ImaginMor Ideas

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Software for cellar to seller

By Patricia Howardalt

The Orlando Wyndham Group is adding cutting-edge mathematics – embedded into powerful new software – to the business of wine-making in a move to grow its operational capacity and global competitiveness.

The wine company is employing these revolutionary software tools to collect, analyse and process the myriad of information streams that feed into key production decisions.

In effect, working with researchers from CSIRO Mathematical and Information Sciences, it is reinventing the way a supply chain is managed. The approach is to replace the conventional, linear-relationship supply chain with a more collaborative approach.

The intention is to eliminate wastage and delays, and to maximise opportunities by having every facet of the supply chain – from vineyard management through to grape delivery through to wine making – managed holistically and collaboratively.

This should mean that significantly less time and money will be lost through waste, or poor decisions caused by inadequate or incomplete information.

 

Enter the Cyber Judge

By CSIRO

alt

The human nose is a remarkable organ. Walk into a room and most people can instantly recognise and differentiate a wide range of smells, or odorants (chemical compounds).

It is a sense that has kept humans and other animals alive and safe for millions of years, and as impressive as the human nose is – with 300 active receptor genes the average person can detect thousands of odours – it is no match for the rat (which has three times more receptors to do the job) and, significantly, the humble nematode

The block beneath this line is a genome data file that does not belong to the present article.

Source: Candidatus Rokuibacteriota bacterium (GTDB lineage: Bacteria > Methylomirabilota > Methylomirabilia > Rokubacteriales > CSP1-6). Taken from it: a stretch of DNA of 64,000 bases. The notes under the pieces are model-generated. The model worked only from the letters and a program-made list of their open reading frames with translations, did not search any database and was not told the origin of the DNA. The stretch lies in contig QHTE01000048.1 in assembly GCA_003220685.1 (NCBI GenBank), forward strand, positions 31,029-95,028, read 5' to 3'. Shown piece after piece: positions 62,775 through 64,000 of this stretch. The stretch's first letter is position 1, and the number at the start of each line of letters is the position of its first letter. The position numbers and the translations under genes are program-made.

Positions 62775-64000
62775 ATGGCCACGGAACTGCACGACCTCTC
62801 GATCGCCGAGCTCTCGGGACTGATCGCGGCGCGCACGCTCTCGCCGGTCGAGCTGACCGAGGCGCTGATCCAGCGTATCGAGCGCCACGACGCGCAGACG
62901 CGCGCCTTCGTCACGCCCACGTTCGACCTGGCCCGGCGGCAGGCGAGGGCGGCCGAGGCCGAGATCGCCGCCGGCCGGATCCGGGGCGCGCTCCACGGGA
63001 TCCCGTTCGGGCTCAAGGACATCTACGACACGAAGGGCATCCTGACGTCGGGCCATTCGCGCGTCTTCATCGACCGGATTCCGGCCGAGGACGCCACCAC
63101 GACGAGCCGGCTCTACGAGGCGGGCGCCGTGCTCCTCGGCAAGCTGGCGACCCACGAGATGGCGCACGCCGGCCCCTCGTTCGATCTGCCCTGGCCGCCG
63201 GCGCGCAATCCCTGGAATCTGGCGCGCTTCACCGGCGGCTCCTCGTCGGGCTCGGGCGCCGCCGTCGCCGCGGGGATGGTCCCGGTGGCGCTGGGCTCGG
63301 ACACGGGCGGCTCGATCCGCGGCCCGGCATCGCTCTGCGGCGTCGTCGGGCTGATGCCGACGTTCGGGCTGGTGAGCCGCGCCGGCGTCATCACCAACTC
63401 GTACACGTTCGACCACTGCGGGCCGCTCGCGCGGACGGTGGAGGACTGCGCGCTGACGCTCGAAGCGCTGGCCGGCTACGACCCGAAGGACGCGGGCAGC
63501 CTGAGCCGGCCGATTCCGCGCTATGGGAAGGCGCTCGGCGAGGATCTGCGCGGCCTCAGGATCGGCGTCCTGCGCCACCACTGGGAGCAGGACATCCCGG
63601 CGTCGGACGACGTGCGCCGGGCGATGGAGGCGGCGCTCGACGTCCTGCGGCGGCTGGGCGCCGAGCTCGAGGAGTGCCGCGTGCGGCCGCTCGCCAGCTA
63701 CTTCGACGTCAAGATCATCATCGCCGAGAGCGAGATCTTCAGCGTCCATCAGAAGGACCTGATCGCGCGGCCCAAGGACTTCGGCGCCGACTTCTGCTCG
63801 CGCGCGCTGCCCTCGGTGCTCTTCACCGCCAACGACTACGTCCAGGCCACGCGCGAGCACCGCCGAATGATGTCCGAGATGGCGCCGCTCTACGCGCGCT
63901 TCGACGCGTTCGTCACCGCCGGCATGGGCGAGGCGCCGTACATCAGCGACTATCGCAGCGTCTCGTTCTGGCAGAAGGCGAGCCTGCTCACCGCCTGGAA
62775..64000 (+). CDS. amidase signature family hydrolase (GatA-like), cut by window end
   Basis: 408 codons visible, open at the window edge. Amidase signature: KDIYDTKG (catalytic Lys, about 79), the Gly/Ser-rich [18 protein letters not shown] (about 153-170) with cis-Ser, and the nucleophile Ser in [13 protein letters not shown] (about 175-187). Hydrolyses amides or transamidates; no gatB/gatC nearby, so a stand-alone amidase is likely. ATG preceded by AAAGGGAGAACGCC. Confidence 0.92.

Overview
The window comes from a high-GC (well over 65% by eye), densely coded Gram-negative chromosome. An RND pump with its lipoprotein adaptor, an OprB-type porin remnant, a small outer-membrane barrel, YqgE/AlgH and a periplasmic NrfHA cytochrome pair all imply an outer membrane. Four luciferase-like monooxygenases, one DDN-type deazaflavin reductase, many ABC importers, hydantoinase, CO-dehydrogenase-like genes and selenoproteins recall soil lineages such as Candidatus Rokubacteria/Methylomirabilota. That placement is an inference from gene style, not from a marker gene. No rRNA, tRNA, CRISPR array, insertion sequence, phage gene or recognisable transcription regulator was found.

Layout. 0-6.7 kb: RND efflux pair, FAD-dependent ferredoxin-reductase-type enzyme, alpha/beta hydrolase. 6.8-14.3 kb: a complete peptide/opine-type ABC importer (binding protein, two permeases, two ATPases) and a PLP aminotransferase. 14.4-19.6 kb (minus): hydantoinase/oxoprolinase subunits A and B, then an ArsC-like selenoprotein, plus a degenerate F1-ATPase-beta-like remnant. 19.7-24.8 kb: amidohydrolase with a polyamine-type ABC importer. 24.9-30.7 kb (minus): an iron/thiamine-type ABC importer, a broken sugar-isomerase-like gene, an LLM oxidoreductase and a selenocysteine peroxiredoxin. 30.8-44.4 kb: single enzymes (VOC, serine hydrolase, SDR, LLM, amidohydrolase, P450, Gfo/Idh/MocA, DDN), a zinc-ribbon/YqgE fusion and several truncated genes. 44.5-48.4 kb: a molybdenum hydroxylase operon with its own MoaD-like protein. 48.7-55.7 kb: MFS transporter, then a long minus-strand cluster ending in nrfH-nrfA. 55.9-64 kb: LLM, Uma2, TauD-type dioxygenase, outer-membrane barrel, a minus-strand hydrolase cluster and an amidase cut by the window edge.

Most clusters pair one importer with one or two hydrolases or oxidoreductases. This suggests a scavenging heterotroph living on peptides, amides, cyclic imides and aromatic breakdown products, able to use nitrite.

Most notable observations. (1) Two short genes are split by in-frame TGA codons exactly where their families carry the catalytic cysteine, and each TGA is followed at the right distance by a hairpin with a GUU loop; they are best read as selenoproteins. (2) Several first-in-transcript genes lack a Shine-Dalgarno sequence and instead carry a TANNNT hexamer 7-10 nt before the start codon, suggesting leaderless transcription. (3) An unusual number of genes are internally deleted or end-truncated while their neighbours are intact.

This microscopic worm has 500 olfactory receptors – the proteins that cause a neurological reaction when they come into contact with the molecules of a particular chemical compound – and are a key target for CSIRO scientists who believe they can replicate this in new biosensor technology.

Because the nematode’s genome has been sequenced, scientists are already able to identify the genes responsible for the receptor proteins and aim eventually to reproduce synthetic protein receptors.

The head of the CSIRO Food Futures Flagship Cybernose Project, entomologist Dr Stephen Trowell, says two critical problems have to be solved before the cybernose can become a reliable wine judge.

 

Finding genes for wine quality

By CSIRO

Researchers are looking closely at grapevine genes that help control wine qualityalt

Improving plant performance and fruit quality improves wine quality and profitability for viticulturalists and winemakers.

There are three factors that determine plant performance: genes, the environment and viticultural management. While we can control how vines are managed and to some extent their environment, the genetic makeup of grapevine is only now being revealed.

Researchers working at CSIRO Plant Industry are looking closely at grape genes, especially those related to the quality of wine; its colour, flavour, mouthfeel and aroma.

Genetic research into grapevine is also showing researchers how environment and management affect the way that these genes are expressed and will lead to improved viticultural techniques in the future.

 


 

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